Women Are Free to Speak About What Happens to Them in Private
My entire, very liberal news feed is plastered with stories about how what Aziz Ansari did with some woman wasn’t sexual assault, how #MeToo has gone to far, and how this women was irresponsible because she might “get a man fired.”
But, let’s get clear on this; she won’t be the person who fired him. It will be whatever type of boss, or network executive, wanted to avoid controversy and fired him instead of dealing with the nuance of his situation. Yet, somehow, the people who actually have the power never get blamed; it’s generally the less powerful who end up taking the hit.
I remember once, in my zen group, a female student complained to the abbott about some sexual misconduct she’d experienced with one of the teachers. The misconduct would have seemed mild by society’s standards, but the Zen Center was particularly strict on these issues (which I think is reasonable, because religious community has a much stronger built in power imbalance than other places in society.) The abbot asked the teacher to take a several month break from teaching.
There was *so much rage* directed at the young woman from many people in the group, both male and female. But, it was all bullshit — the woman had told the truth. Even the teacher in question admitted that she hadn’t lied about anything; the only problem was that many of the students thought the punishment was too severe for what the teacher had done.
Thing is, the young woman didn’t set the punishment. The abbott had. Yet, no one blamed the abbot, no one said “the abbott has come down too hard on our teacher.” Everyone blamed the woman for having the nerve to speak out.
This same thing is happening now; it should never be inappropriate for women to speak honestly about the things they experience in private. It should never be inappropriate for anyone to speak honestly about any aspect of their lives — or, that’s what I believe anyway. If men are embarrassed when they way they treat women behind closed doors becomes public, they should re-evaluate how they treat women.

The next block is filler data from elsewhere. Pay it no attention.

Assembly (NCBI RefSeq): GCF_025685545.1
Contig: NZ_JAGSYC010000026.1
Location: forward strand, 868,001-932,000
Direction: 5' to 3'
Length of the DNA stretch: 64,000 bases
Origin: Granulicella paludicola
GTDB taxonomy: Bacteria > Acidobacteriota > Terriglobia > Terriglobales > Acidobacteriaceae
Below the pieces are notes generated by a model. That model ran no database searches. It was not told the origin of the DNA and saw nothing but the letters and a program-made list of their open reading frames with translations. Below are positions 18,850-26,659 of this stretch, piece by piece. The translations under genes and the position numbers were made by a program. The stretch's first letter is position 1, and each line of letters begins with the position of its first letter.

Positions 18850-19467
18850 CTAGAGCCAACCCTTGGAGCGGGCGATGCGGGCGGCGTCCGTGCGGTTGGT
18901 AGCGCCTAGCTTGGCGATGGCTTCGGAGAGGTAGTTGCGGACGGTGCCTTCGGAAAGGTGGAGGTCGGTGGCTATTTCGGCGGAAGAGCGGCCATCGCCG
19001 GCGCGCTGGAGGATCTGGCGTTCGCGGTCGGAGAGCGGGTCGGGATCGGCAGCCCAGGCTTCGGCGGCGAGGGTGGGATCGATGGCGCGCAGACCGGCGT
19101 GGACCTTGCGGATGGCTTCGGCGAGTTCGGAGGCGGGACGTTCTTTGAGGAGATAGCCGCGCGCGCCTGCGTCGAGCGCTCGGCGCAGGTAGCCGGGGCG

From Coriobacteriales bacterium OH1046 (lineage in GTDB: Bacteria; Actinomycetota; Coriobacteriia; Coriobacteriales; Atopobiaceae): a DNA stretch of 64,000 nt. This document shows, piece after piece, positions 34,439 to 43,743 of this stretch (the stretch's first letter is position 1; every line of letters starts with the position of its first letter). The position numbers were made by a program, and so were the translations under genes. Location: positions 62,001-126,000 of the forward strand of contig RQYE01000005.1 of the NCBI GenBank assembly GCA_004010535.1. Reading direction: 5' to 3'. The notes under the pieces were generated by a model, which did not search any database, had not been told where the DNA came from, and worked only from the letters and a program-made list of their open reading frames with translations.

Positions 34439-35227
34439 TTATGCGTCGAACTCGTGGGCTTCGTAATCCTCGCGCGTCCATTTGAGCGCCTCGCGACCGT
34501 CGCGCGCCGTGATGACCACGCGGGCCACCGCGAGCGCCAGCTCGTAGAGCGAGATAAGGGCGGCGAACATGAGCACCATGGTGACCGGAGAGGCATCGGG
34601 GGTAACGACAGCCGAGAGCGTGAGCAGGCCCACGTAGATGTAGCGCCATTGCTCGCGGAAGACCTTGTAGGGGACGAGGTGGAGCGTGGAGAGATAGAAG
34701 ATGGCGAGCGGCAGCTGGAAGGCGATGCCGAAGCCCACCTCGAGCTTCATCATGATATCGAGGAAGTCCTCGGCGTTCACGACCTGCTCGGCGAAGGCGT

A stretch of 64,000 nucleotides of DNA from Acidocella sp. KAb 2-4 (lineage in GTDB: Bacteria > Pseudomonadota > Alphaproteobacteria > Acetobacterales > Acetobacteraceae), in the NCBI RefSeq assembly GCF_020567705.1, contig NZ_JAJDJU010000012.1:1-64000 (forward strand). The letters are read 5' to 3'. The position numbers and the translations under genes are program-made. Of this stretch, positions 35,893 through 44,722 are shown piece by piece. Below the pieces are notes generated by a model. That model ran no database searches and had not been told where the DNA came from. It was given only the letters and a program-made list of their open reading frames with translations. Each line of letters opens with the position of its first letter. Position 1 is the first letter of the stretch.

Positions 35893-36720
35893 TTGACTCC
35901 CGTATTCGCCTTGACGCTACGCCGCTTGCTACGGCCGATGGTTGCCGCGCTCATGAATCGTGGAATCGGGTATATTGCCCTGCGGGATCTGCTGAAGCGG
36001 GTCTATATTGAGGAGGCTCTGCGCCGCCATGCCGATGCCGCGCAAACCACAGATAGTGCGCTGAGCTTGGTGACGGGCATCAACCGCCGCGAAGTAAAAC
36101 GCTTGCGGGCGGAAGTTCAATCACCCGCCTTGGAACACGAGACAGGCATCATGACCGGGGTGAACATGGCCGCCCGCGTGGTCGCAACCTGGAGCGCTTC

The problem, is that our culture has “trial by twitter.” The problem, is that there is no way for men to atone for the mistakes they have made. The problem is that we live in a culture that prioritizes punishment over reform.
That is where people need to direct their energy. This woman simply spoke honestly about an experience she had with Ansari, she did not set the punishment. If you think Ansari will be punished too severely for what he did, bring it up with the people who have power over him, don’t blame this woman for telling her (honest) story.
Our sexual culture is so problematic, probably most of us have done things we regret — I know I certainly have. Many of us are both victims and perpetrators of sexual practices that have put people in pain. We need a way of handling these less obvious cases of sexual misconduct, and we also need to help people heal from these kind of things. Right now, we’re failing pretty hard at both.